|Appears in Collections:||Faculty of Social Sciences eTheses|
|Title:||Managing a Tenancy: Young people's pathways into and sustaining independent tenancies from homelessness|
|Author(s):||Stewart, Alasdair B. R.|
|Publisher:||University of Stirling|
|Abstract:||Due to their disproportionate risk of tenancy non-sustainment there have been concerns raised for young people making a pathway out of homelessness into independent living. Despite these concerns, there has been limited research looking at how young people experience tenancy sustainment or where they move onto after terminating a tenancy. This thesis, drawing on Bourdieu’s (1990a) theory of practice, presents a reconceptualisation of tenancy sustainment as a practice of sustaining a tenancy. The theoretical-empirical analysis is based on data collected through longitudinal research involving two waves of semi- structured interviews with 25 young people, aged 16-25, who had recently made a pathway out of homelessness into their own independent tenancies. The interdependency between a tenant and their tenancy presented young people with pressures which they developed techniques of independent living in response to in order to sustain their tenancy and make it a home. Young people not only had a particular housing position of being a tenant, they held family and education-employment positions which took part in the formation and shaping of the pressures they experienced living independently. Tenancies were not seen as an end in themselves by young people who desired, through the experience of sustaining a tenancy, increasingly independent positions within their other social positions as well. An uneven process of actually existing neoliberalism across policy areas through its influence on young people’s constellation of interdependent relations also created a dissonance within the positions held by young people fostering social suffering. Young people ending a tenancy viewed this as a ‘step backwards’ when it meant decreasing independence such as a return to supported accommodation; ambivalence where it arose from the end of a relationship; and as a move forwards, or ‘getting on with life’, when making a youth transition and housing pathway towards establishing their own family household.|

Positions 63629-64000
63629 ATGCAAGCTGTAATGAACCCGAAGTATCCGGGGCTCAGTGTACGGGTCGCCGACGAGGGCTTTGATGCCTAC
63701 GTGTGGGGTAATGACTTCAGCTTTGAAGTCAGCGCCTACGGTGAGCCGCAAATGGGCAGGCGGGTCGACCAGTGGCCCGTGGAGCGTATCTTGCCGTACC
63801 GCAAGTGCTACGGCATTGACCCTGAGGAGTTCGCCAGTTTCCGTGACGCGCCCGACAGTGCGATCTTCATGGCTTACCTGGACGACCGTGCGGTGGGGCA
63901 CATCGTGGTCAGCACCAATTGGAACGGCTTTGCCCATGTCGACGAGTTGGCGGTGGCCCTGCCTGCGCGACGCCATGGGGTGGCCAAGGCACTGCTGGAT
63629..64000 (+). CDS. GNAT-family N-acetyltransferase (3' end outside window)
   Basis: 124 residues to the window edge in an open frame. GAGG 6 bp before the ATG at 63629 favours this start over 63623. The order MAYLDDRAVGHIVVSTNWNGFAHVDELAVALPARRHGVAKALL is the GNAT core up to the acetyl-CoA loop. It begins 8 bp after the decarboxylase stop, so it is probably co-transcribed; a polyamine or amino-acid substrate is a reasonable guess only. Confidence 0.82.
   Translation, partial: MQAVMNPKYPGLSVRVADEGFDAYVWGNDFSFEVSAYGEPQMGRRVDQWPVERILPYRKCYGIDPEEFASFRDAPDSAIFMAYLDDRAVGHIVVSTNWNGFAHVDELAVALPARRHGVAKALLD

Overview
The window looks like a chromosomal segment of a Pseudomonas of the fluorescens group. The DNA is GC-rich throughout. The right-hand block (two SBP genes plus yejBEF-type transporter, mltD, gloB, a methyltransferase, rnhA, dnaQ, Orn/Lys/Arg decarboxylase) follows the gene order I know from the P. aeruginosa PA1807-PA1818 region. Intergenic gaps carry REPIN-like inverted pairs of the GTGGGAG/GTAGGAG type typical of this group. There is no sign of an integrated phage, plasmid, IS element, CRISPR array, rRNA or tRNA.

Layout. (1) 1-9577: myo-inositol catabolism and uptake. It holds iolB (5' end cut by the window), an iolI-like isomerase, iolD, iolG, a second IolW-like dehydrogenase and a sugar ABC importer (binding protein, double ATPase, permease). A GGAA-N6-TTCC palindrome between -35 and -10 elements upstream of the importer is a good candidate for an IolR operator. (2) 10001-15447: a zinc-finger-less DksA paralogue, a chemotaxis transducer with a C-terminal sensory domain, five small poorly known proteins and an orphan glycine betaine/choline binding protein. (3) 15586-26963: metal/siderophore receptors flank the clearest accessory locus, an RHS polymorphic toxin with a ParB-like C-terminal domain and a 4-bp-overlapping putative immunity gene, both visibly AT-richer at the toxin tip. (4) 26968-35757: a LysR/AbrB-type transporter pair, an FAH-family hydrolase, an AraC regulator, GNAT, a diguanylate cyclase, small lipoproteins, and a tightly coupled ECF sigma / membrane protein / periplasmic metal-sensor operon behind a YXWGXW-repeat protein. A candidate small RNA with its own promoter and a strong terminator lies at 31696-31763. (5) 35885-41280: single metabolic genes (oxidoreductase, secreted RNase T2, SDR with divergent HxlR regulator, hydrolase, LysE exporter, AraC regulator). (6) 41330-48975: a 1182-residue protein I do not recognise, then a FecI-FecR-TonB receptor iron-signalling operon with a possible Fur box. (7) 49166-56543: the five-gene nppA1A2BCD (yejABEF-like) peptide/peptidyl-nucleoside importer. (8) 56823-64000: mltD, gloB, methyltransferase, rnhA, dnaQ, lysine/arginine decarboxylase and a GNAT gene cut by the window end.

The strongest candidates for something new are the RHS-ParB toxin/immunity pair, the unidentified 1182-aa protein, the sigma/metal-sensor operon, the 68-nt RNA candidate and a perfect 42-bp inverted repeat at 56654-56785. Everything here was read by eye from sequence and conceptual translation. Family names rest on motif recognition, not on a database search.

|Type:||Thesis or Dissertation|
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